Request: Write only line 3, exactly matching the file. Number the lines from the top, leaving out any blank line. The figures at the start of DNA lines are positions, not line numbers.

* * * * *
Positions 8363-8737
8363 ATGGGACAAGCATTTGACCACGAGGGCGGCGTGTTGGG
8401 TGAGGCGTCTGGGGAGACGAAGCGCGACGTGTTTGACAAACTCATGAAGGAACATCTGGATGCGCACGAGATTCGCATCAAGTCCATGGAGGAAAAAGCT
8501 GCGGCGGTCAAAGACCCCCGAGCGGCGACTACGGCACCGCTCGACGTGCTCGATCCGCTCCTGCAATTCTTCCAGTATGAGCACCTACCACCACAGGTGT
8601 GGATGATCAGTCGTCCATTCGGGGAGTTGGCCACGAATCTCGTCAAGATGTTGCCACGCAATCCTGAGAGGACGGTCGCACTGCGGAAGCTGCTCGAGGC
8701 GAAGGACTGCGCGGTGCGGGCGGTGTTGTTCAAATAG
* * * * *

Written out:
8401 TGAGGCGTCTGGGGAGACGAAGCGCGACGTGTTTGACAAACTCATGAAGGAACATCTGGATGCGCACGAGATTCGCATCAAGTCCATGGAGGAAAAAGCT